But that special relationship appeared on the rocks early Friday following Trump’s stunning interview with The Sun and set off a series of awkward interactions with reporters, who pressed the two leaders on the comments on multiple occasions.
In their first event before cameras on Friday, Trump rolled his eyes and looked irritated when asked if he regrets the comments he made to the British tabloid while sitting next to May at her country estate Chequers. May also showed an irritated expression when the question was raised.
Before the policy meeting started, Trump called the U.K.-U.S. connection "very strong."
“The relationship is very, very strong. We have a very good relationship,” Trump said.
May told reporters the two would be discussing “our special relationship, which is great between the U.K. and the United States.”
“We’re going to discuss the real opportunity we’ve got on a trade deal coming. And, of course, we’ll discuss the defense relationship,” May said.
Trump told The Sun that if May pursues her "soft" Brexit plan, it will jeopardize any potential trade deal between the United States and Britain.
"If they do a deal like that, we would be dealing with the European Union instead of dealing with the U.K., so it will probably kill the deal," Trump said.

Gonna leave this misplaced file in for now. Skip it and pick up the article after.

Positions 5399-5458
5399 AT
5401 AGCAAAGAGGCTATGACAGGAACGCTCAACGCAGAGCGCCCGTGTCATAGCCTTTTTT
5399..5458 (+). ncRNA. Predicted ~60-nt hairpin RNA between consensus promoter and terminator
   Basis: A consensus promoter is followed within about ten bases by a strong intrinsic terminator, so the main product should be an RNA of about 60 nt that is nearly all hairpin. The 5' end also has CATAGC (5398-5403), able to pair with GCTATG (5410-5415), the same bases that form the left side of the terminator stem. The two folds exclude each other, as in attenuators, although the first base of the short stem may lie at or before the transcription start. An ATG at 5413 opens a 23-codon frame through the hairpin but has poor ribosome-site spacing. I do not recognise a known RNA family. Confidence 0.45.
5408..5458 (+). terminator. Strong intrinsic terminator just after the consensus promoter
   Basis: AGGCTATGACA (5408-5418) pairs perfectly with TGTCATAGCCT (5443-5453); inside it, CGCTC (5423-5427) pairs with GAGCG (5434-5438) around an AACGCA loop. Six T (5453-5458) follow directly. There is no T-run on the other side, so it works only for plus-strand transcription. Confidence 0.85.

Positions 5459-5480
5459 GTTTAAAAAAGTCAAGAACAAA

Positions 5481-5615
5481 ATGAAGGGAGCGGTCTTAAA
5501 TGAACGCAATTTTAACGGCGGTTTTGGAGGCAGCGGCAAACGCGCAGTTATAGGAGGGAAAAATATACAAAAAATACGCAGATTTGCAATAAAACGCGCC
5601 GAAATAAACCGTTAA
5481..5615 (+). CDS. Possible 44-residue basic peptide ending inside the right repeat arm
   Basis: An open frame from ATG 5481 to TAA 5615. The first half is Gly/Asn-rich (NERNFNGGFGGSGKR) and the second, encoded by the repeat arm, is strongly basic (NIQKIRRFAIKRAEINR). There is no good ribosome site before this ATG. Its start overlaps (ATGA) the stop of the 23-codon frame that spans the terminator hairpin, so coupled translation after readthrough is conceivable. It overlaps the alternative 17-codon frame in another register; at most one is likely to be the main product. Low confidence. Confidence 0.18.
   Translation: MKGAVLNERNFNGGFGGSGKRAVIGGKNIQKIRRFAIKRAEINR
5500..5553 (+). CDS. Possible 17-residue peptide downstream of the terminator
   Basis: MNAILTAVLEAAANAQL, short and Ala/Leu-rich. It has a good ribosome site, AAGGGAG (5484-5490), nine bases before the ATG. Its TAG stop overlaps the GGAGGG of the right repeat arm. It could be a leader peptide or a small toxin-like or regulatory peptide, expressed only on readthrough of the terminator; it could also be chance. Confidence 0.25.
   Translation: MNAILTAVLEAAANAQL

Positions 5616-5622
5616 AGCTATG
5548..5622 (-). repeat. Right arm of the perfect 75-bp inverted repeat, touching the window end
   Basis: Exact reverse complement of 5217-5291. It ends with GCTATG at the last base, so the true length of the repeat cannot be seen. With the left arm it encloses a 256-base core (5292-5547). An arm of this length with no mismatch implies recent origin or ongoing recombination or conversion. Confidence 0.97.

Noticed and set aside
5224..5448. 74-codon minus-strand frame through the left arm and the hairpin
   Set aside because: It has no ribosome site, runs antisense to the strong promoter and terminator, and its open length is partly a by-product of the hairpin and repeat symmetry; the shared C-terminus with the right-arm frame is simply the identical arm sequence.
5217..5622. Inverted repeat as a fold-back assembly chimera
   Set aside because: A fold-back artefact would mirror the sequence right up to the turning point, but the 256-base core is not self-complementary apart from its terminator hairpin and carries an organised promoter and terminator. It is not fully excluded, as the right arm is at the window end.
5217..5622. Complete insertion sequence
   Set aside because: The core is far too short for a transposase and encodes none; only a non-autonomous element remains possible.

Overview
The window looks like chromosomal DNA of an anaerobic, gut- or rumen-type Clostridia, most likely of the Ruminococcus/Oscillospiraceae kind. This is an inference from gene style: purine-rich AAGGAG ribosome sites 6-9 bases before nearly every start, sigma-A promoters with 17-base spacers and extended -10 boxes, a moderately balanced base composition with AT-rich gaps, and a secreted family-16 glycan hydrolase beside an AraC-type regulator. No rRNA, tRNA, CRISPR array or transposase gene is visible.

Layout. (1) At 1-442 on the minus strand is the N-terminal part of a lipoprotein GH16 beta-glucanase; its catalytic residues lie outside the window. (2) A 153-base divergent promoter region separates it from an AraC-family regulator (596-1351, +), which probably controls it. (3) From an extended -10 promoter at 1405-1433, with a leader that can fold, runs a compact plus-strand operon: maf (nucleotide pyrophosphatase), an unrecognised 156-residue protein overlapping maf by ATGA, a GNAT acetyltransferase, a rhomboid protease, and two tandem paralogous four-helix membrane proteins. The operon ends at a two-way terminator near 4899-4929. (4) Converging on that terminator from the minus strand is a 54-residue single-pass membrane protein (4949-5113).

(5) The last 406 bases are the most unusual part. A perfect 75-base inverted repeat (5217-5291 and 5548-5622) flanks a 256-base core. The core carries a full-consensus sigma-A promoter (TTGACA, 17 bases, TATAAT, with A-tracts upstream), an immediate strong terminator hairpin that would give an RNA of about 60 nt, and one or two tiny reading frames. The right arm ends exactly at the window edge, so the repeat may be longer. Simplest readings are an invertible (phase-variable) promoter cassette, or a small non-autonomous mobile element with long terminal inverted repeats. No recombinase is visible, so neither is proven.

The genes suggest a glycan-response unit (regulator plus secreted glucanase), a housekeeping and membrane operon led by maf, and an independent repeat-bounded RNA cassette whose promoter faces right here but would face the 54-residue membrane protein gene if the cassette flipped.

Trump’s visit to the U.K. comes after he cannonballed into the NATO summit by demanding that allies spend more on defense, ordering a special summit meeting to talk about spending, and monopolizing media coverage with an impromptu press conference.
“The president did a very good job at NATO encouraging others to spend,” May said.
On Friday night, the president and first lady Melania Trump were welcomed in grand style to Blenheim for a special dinner with May. The Trumps appeared to enjoy themselves so much that they stayed longer than scheduled.
“We had a dinner, where I think we probably developed a better relationship. We spoke for an hour, an hour and a half. It was really something,” Trump said.
But just as the dinner wrapped and the guests in their tuxedos and gowns left the estate, The Sun ran its interview with Trump. The president’s searing critiques of the prime minister and her “soft” Brexit plan sent immediate shockwaves across U.K.
The White House scrambled to clean up Trump’s comments.
“The president likes and respects Prime Minister May very much. As he said in his interview with The Sun, she 'is a very good person' and he 'never said anything bad about her,'" White House press secretary Sarah Sanders said. “He thought she was great on NATO today and is a really terrific person. He is thankful for the wonderful welcome from the prime minister here in the U.K.”
The morning after, cameras were not allowed to capture the first interaction between May and Trump at Sandhurst, and the White House did not provide a readout of how their first handshake of the day went or whether Trump’s comments were brought up.
Still, a U.K. official told ABC News that May and Trump have an “open and honest relationship."